We seek a third paper on display, exhibition, collection or other innovative ways of communicating politics and ideology in the Progressive Era for the 2012 meeting of the American Historical Association in Chicago. We are also seeking a chair/commentator. If you wish to be a panelist, please submit an abstract of up to 300 words, your paper title, and a biographical paragraph of up to 250 words to Anthony Todd, firstname.lastname@example.org, and Andrea Becksvoort, email@example.com, by Sunday, February 13. If you wish to be the commentator, simply contact us.
This panel will explore the nexus between Progressive politics, the burgeoning professionalization of social reform and academic disciplines, and the use of display and exhibition to both convey and reify these relationships. Historians have written about the “civilizing” forces of museums and exhibitions and have debunked the idea of a value-neutral, object-focused museum. This panel intends to explore how display, exhibition, and collection were not merely ideological, but political. Exhibitions, displays, and collections provide a way of interrogating the relationship between public and private, institutions and individuals, politics and culture. Anthony Todd’s paper examines Chicago's progressives’ technique of using museums and exhibits to display political messages - not subtle or civilizing, but exhibits designed to convince voters to change their position. This started with early settlement house museums, moved through the Chicago municipal museum (1906-08) and then culminated in the topic of his talk, the Child Welfare Exhibit of 1911. He argues that this was a particularly useful way for a movement that had little grassroots support to communicate with the public. The photos and displays crossed language barriers, and they also developed a particular aesthetic around the display of quantitative data - charts and graphs. They were explicitly political in a way no other Chicago museum was. Andrea Becksvoort’s paper explores the cultural and institutional politics at work in the anthropological exhibitions of the fledging Brooklyn Museum. She contends that while strict party politics explains some aspect of the museum, the negotiation between curators, board members, their publics, and industry demonstrates that cultural politics served as a foundation for policy.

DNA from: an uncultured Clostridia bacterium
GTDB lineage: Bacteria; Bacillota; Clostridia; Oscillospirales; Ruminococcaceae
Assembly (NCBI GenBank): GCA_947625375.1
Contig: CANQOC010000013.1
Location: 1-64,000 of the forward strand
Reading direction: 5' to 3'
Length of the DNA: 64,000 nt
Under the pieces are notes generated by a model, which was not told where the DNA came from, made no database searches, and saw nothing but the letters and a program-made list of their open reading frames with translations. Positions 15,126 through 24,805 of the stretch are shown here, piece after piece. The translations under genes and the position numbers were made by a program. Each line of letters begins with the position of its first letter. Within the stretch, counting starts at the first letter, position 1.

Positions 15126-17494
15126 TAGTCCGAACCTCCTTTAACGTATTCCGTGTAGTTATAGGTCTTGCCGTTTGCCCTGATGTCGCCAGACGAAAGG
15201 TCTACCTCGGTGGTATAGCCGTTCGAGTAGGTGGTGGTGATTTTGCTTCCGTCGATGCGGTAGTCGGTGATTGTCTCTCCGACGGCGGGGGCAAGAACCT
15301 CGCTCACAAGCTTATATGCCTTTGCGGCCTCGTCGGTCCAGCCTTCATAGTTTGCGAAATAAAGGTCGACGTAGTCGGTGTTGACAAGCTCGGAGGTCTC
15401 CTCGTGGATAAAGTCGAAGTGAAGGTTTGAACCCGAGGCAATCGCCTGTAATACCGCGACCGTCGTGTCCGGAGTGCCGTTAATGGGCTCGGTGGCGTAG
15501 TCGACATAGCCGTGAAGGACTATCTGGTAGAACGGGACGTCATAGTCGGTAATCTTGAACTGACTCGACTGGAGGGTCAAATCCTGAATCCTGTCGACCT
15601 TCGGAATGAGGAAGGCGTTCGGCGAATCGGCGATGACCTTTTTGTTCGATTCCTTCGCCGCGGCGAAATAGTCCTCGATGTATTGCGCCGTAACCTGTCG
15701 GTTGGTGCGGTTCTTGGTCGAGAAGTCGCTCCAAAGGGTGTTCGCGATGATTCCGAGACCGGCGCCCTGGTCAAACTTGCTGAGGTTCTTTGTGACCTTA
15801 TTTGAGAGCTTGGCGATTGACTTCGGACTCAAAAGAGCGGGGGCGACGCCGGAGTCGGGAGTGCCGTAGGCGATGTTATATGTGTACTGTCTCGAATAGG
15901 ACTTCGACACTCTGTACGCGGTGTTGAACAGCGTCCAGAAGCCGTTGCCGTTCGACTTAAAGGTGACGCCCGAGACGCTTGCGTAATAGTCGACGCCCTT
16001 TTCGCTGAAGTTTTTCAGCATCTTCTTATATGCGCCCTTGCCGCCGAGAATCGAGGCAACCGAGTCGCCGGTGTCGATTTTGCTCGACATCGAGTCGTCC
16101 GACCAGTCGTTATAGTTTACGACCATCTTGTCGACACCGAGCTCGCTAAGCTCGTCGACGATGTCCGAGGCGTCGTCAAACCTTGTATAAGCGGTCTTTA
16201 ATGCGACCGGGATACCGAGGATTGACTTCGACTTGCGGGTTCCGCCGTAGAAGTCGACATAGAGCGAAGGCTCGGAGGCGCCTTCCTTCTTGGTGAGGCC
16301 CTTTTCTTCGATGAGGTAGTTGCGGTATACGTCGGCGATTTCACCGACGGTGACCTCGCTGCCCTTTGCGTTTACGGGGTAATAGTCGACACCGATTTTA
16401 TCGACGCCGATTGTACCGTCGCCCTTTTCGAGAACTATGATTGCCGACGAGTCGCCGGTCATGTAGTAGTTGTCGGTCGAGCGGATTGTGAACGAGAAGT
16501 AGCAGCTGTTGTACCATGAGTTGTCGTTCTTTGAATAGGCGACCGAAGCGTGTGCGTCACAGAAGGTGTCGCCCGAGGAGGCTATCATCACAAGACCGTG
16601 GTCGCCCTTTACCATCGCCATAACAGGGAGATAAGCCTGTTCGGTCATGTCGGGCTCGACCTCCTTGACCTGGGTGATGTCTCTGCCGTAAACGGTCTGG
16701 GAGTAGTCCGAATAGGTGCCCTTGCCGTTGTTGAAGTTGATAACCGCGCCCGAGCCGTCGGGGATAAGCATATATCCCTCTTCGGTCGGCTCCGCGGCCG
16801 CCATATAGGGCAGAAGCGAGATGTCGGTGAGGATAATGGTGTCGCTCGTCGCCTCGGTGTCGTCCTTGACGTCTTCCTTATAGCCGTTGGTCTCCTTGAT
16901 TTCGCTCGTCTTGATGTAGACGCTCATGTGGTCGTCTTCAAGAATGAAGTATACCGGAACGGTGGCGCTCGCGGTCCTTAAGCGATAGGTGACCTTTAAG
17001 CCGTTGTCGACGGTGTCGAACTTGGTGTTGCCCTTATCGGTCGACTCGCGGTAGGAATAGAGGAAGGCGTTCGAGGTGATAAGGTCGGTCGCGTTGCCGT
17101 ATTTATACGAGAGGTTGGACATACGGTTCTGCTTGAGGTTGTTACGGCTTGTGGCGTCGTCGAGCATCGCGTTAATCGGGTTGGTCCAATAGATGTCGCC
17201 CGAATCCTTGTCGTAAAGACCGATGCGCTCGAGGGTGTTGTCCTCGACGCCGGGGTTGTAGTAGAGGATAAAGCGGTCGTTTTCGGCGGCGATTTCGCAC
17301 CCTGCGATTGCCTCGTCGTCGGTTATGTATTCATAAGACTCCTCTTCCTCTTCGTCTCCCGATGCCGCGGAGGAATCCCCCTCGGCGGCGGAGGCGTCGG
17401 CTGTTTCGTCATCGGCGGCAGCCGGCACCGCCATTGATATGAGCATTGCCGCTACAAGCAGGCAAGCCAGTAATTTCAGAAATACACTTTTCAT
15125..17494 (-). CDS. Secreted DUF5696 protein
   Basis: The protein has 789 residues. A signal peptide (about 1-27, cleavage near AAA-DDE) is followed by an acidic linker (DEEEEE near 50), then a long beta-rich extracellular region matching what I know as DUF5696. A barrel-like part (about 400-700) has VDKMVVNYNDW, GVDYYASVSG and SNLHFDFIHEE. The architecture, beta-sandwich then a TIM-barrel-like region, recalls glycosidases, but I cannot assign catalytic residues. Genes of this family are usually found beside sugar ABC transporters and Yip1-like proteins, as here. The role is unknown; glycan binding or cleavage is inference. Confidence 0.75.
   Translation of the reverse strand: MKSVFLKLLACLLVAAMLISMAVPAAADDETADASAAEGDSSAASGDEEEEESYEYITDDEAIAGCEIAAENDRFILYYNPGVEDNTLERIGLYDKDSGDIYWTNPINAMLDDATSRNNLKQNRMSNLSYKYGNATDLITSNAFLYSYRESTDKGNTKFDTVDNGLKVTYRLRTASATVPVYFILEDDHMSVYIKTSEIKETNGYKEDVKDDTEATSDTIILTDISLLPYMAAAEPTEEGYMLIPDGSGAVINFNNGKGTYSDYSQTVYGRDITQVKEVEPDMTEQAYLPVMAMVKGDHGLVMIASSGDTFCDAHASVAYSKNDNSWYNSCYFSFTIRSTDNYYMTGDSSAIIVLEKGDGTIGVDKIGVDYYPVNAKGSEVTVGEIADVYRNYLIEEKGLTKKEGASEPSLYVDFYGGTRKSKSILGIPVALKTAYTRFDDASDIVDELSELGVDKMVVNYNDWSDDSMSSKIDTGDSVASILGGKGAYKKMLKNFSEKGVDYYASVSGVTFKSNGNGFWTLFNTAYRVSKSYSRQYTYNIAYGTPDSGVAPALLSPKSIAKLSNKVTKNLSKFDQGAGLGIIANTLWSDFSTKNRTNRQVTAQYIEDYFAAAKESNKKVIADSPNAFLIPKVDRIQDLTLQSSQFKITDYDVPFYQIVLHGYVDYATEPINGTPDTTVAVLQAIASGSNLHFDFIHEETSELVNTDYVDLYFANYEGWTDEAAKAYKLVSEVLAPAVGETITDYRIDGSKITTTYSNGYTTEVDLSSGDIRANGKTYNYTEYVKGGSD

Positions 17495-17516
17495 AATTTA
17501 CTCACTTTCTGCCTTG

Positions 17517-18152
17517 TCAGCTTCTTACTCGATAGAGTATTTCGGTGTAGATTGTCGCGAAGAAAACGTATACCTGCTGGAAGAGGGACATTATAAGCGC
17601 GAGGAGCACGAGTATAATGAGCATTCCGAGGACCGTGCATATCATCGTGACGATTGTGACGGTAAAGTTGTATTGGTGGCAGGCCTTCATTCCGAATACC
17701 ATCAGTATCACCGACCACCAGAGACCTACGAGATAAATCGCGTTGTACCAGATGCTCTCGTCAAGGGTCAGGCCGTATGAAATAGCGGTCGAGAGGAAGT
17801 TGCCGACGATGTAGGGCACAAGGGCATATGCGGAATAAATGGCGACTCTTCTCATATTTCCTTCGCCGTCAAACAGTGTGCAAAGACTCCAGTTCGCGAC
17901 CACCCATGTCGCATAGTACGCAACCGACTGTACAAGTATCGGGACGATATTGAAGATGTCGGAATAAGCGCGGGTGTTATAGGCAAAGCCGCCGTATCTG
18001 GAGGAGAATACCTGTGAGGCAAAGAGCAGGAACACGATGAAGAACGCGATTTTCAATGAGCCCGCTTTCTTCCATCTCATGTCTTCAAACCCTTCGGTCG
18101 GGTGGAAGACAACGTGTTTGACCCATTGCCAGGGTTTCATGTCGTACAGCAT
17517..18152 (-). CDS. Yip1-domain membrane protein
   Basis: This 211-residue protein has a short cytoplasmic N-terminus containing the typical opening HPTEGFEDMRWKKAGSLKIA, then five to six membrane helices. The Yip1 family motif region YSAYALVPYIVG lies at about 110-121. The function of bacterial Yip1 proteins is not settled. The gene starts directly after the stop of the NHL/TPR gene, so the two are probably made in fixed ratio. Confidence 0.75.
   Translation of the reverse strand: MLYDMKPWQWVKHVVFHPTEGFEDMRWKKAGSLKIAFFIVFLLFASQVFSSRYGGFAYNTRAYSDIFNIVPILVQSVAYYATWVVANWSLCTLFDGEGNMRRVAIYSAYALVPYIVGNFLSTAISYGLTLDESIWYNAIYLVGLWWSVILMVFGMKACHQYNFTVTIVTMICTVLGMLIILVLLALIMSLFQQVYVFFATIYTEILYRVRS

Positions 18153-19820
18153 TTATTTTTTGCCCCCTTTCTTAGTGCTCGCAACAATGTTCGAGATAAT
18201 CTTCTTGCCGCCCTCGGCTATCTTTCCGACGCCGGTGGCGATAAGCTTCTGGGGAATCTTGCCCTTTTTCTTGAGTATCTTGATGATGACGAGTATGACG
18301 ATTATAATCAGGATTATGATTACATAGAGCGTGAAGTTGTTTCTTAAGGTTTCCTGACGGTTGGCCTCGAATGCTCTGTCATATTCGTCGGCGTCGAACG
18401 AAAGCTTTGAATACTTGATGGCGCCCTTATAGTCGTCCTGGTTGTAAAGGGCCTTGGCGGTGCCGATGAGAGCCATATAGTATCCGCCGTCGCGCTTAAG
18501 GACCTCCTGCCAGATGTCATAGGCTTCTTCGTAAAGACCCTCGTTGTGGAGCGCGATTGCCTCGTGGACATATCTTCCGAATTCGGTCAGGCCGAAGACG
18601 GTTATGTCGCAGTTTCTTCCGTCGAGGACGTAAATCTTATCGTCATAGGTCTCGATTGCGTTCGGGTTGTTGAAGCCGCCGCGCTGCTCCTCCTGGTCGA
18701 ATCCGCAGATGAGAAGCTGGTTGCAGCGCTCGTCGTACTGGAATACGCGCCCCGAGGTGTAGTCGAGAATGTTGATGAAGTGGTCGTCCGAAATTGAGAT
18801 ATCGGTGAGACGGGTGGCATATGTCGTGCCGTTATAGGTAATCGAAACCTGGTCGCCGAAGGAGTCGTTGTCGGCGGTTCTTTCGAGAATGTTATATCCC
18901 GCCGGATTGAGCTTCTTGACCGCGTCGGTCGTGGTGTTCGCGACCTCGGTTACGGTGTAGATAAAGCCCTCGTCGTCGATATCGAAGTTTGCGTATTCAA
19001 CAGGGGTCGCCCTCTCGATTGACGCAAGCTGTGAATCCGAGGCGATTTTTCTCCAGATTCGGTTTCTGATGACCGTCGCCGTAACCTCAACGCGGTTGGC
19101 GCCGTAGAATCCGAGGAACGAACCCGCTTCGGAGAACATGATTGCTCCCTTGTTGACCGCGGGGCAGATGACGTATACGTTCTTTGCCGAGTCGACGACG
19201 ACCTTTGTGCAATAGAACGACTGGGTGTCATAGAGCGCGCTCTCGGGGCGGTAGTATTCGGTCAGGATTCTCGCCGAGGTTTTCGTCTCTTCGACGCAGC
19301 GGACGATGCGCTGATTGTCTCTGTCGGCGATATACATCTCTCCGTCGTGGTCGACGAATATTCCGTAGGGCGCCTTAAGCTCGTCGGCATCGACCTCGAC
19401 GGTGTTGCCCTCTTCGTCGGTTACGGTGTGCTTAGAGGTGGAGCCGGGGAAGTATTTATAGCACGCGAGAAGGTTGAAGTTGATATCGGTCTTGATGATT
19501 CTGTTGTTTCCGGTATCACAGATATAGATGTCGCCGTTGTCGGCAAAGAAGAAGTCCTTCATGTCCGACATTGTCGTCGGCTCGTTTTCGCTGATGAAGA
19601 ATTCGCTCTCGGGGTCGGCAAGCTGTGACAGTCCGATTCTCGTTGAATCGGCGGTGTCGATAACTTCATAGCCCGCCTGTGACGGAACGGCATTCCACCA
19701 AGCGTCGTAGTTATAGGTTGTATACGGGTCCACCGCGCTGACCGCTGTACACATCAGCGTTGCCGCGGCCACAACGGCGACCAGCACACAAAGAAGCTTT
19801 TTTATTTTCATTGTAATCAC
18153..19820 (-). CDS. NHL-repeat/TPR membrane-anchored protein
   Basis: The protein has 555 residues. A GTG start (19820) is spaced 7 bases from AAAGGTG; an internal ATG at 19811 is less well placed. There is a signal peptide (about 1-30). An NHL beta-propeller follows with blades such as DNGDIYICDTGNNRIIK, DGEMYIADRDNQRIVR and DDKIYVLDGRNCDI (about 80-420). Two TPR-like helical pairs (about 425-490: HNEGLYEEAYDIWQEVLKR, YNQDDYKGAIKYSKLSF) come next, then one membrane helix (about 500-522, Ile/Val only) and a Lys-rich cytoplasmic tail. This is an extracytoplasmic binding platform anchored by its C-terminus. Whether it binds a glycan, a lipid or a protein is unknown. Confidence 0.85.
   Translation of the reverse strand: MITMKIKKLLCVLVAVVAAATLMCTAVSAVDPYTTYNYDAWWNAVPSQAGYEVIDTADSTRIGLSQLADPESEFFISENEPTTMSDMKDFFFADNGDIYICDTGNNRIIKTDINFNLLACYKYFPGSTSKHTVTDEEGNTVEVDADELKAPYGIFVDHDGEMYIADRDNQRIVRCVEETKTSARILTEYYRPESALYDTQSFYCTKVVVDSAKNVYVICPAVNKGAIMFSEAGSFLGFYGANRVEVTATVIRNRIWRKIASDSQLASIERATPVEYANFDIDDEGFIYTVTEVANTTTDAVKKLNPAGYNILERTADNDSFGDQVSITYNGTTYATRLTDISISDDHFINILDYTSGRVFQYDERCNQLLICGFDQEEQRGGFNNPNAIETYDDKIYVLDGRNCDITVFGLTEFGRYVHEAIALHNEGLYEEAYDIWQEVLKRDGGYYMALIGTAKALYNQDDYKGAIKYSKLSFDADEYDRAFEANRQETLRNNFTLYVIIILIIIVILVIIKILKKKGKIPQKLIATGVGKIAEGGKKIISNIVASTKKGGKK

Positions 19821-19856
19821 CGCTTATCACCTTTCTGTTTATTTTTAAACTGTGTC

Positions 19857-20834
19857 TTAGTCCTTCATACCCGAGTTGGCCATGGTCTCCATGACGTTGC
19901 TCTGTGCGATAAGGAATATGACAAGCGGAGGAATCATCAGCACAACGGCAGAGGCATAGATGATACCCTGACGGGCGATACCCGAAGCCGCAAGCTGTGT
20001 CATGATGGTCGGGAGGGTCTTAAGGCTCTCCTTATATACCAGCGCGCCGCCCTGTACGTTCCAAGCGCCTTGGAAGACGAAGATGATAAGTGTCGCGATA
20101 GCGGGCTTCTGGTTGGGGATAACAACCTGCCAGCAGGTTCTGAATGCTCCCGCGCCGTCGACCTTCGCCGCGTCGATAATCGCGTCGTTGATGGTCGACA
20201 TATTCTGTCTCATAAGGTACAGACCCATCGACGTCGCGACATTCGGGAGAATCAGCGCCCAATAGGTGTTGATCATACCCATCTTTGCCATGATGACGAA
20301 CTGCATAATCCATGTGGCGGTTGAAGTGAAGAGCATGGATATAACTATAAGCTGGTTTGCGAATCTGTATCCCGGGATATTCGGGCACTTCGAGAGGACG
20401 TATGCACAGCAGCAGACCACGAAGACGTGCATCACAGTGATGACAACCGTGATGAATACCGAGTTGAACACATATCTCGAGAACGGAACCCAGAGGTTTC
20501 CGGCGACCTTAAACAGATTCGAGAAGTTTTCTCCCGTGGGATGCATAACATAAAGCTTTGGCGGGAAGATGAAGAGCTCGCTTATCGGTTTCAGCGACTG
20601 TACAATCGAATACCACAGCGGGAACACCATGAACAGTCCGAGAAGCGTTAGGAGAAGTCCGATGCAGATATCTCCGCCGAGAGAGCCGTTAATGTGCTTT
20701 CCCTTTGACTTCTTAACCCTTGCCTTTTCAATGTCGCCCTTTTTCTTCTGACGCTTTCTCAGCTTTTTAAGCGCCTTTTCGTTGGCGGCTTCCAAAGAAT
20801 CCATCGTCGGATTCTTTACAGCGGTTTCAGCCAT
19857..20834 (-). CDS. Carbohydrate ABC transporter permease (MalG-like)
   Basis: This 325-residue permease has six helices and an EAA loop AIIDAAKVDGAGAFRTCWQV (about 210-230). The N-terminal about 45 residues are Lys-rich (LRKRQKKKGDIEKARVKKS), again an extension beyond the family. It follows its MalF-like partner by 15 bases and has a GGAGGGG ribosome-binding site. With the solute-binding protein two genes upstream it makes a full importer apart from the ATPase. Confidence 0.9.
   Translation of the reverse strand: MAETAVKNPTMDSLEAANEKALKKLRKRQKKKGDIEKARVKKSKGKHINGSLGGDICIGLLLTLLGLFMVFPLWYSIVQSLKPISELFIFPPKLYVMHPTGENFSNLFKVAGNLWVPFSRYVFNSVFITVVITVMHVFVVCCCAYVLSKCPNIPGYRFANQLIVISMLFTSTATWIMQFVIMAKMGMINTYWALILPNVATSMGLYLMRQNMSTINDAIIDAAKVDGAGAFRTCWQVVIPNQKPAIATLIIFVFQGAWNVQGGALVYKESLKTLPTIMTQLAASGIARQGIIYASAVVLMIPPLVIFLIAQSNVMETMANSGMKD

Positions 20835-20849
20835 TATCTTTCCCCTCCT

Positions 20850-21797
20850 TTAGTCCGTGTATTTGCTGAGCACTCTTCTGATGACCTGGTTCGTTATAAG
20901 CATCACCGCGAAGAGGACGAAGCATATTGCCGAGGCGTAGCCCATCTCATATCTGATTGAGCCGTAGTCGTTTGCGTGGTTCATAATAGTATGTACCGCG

PhD Candidate, University of Chicago History Department
Dissertation Fellow, Center for Gender Studies
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